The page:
Instructional coaching is an excellent way to support teachers in their continuous improvement practices, especially given the speed of change in school policies and environment. Indeed, research shows that job-embedded coaching is the most effective type of professional learning for teachers.
Why, then, do some coaching programs fail to produce desired student learning outcomes?
In this post we will elaborate on the first pitfall and recommendation shared in the overview article: “Common Pitfalls of Coaching Programs.”
Pitfall #1: Getting instructional coaches into classrooms as soon as possible.
Just because you have instructional coaches ready to help teachers, doesn’t mean you should let them loose in classrooms. While the new coaches may help teachers to improve in measurable ways, the efforts might not be in the areas of greatest need. Without a clear set of priorities or a targeted goal, instructional coaching in a school might yield improvements that are at best, scattershot and disjointed, but more likely, imperceivable. If the goal is to improve student learning outcomes in mathematics for a subgroup of students across a school system, then a system-wide strategy for your coaching program is needed.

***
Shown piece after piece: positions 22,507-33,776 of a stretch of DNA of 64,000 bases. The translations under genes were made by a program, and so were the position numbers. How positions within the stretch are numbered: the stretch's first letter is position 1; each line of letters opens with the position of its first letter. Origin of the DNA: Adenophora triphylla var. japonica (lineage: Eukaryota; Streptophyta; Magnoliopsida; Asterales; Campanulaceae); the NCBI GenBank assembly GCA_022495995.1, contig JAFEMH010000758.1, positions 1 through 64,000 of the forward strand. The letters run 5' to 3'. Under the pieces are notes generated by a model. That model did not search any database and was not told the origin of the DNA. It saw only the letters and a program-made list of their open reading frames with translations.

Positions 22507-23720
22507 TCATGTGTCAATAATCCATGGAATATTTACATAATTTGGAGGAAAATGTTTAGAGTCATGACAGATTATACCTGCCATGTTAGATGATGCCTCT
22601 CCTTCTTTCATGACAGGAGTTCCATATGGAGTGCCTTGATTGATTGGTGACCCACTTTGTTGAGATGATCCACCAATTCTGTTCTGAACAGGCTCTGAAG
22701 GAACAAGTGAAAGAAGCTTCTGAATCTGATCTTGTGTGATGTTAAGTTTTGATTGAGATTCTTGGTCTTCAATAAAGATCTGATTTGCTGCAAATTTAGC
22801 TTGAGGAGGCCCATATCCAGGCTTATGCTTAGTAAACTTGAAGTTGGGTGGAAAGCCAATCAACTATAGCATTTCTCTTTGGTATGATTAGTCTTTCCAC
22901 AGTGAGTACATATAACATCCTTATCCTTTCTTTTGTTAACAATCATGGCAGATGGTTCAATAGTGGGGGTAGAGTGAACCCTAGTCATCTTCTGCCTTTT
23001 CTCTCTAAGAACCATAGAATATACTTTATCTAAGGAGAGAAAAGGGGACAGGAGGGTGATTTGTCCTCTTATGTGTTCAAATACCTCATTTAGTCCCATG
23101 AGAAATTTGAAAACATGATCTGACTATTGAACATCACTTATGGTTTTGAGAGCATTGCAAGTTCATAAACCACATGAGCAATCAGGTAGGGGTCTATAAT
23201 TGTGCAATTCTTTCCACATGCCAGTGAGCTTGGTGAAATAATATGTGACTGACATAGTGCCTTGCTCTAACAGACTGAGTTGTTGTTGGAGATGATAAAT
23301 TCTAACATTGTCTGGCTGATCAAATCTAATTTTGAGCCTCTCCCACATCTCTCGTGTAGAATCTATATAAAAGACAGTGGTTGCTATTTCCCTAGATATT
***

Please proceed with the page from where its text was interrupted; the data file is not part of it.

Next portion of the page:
Professional learning is most effective when it’s aligned with a school’s goals for student learning. Starting with an in-depth and data-driven needs assessment in which student needs are identified, analyzed, and prioritized builds the foundation for effective improvement efforts. After a thorough assessment of needs, one or two student-centered improvement goals are written. It is from those student-centered goals and the identification of obstacles students face in achieving those goals that the professional development needs of educators become evident. Once teachers write their professional goals based on student-centered outcomes, administrators can offer instructional coaching as an option for teachers’ professional learning journey.
A coaching program based on clear targets for instructional improvement helps both coaches and teachers focus efforts on identified and prioritized needs. This focus can keep efforts from getting sidetracked by the many competing demands in classrooms and schools.
Recommendation #1: Set an improvement strategy with instructional coaching as a channel of support.